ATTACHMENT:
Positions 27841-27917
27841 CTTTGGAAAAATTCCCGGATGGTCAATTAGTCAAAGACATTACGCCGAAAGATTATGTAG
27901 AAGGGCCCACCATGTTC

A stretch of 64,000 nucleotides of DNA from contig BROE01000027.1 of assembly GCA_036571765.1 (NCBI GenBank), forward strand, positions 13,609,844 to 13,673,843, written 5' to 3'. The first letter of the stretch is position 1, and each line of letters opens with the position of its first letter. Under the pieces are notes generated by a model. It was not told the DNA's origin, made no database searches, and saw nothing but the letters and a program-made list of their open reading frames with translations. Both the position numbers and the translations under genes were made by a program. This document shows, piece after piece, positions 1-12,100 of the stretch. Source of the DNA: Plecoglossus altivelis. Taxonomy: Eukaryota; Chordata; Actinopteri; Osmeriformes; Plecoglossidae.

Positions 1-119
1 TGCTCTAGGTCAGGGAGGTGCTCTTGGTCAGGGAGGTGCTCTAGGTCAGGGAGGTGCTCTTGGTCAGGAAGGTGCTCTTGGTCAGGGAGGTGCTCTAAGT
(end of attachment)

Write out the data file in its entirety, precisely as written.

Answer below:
Positions 27841-27917
27841 CTTTGGAAAAATTCCCGGATGGTCAATTAGTCAAAGACATTACGCCGAAAGATTATGTAG
27901 AAGGGCCCACCATGTTC

A stretch of 64,000 nucleotides of DNA from contig BROE01000027.1 of assembly GCA_036571765.1 (NCBI GenBank), forward strand, positions 13,609,844 to 13,673,843, written 5' to 3'. The first letter of the stretch is position 1, and each line of letters opens with the position of its first letter. Under the pieces are notes generated by a model. It was not told the DNA's origin, made no database searches, and saw nothing but the letters and a program-made list of their open reading frames with translations. Both the position numbers and the translations under genes were made by a program. This document shows, piece after piece, positions 1-12,100 of the stretch. Source of the DNA: Plecoglossus altivelis. Taxonomy: Eukaryota; Chordata; Actinopteri; Osmeriformes; Plecoglossidae.

Positions 1-119
1 TGCTCTAGGTCAGGGAGGTGCTCTTGGTCAGGGAGGTGCTCTAGGTCAGGGAGGTGCTCTTGGTCAGGAAGGTGCTCTTGGTCAGGGAGGTGCTCTAAGT